These illustrations were made for the Shoot out cards. Due to gameplay reasons only 4 of the images appear in the final version of the game. In playtests we found that having flavor imagery hurt people’s ability to recognize the card type immediately and for game about reacting quickly this was obviously a problem. Still had a great time creating all of them though!

It was a pleasure and an honor working with Kellan and Adé on Slap .45. We’re 200% funded on Kickstarter on our first day!


New York Times:

In the hardest places to live in the United States, people spend a lot of time thinking about diets and religion. In the easiest places to live, people spend a lot of time thinking about cameras.

This summer, The Upshot conducted an analysis of every county in the country to determine which were the toughest places to live, based on an index of six factors including income, education and life expectancy. Afterward, we heard from Hal Varian, the chief economist at Google, who suggested looking at how web searches differ on either end of our index.

The results, based on a decade of search data, offer a portrait of the very different subjects that occupy the thoughts of richer America and poorer America. They’re a glimpse into the id of our national inequality.

In the hardest places to live – which include large areas of Kentucky, Arkansas, Maine, New Mexico and Oregon – health problems, weight-loss diets, guns, video games and religion are all common search topics. The dark side of religion is of special interest: Antichrist has the second-highest correlation with the hardest places, and searches containing “hell” and “rapture” also make the top 10.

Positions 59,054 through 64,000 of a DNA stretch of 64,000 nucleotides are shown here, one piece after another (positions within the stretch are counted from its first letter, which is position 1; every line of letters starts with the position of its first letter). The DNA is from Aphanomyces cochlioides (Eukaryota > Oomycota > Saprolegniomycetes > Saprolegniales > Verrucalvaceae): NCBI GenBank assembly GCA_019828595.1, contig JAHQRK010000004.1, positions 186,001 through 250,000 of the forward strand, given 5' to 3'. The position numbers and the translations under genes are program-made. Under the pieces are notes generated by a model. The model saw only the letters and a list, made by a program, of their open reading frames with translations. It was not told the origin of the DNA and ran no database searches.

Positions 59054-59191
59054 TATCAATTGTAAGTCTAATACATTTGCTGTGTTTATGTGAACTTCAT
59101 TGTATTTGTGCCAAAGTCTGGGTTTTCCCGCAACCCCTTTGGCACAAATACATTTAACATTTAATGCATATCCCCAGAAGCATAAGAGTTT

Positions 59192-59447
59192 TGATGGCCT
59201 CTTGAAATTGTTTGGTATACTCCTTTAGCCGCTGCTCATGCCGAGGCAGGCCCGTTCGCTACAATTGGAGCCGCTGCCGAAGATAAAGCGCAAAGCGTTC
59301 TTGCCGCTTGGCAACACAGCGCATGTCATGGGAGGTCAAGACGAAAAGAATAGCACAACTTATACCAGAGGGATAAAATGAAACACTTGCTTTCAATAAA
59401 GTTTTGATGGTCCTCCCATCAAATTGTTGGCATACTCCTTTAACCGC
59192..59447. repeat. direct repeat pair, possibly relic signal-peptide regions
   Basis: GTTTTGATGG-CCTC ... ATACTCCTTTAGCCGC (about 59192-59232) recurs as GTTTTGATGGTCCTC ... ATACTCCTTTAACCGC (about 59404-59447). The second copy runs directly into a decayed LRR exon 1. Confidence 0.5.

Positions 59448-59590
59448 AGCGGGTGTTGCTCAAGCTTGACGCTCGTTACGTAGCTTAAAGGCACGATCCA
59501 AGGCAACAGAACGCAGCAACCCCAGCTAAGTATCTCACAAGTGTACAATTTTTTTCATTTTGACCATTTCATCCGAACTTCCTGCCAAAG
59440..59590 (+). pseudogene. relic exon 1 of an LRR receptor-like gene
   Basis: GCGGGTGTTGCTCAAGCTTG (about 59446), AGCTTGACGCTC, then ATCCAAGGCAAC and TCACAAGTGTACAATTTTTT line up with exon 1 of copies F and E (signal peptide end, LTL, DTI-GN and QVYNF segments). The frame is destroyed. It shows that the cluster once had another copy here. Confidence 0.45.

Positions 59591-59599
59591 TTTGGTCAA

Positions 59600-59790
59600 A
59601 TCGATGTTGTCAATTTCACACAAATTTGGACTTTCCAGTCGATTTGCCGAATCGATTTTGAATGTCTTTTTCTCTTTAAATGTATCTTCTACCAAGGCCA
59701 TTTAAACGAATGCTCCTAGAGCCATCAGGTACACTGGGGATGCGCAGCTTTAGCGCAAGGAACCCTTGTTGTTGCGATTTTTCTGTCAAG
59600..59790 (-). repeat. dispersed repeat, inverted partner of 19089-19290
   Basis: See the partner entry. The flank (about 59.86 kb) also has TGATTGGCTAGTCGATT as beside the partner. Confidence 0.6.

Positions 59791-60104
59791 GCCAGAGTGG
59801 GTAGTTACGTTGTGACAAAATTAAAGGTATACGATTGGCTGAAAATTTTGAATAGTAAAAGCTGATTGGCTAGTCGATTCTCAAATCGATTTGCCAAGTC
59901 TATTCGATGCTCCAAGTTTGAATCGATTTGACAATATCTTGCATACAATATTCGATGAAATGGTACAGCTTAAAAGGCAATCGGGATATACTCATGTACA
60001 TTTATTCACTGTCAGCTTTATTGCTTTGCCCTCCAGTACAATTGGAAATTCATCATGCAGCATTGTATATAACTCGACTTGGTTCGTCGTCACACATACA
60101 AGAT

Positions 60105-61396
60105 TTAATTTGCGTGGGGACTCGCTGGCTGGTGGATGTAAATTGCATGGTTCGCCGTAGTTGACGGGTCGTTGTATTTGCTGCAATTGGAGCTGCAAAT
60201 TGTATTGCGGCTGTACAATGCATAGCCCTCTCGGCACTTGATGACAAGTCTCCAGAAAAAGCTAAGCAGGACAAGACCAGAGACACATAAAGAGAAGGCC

To be clear, these aren’t the most common searches in our list of hardest places. They’re the searches with the highest correlation to our index. Searches on some topics, like Oprah Winfrey or the Super Bowl, are popular almost everywhere. The terms on these lists are relatively common subjects for web searches in one kind of place — and rarely a subject in the other.


Income has stagnated in working-class communities, which helps explain why “selling avon” and “social security checks” correlate with the hardest places from our index. Inequality in health and life expectancy has grown over the same time. And searches on diabetes, lupus, blood pressure, 1,500-calorie diets and “ssi disability” – a reference to the federal benefits program for workers with health problems – also make the list. Guns, meanwhile, are in part a cultural preference, but they are also a health risk.

Given all these troubles, you can understand why religious web searches that are relatively more popular in places where life is harder have such a dark cast. “They are not just about religion but about apocalyptic religion,” notes Dan Silver, a cultural sociologist at the University of Toronto.

In the places on the other end of the spectrum, the picture is much brighter. People have disposable income to buy new technology and take faraway vacations. Their time spent prostrate on a foam roller or out running with the baby in a jogging stroller is more than enough to make up the occasional cupcake. And of course they are intent on passing down their way of life to the next generation, via Baby Bjorns and early access to technology.

That last point may be the most troubling. The different subjects that occupy people’s thoughts aren’t just a window into American life today. They’re a window onto future inequality, too.

America is going in some weird directions.


If Jupiter were as far away as the Moon.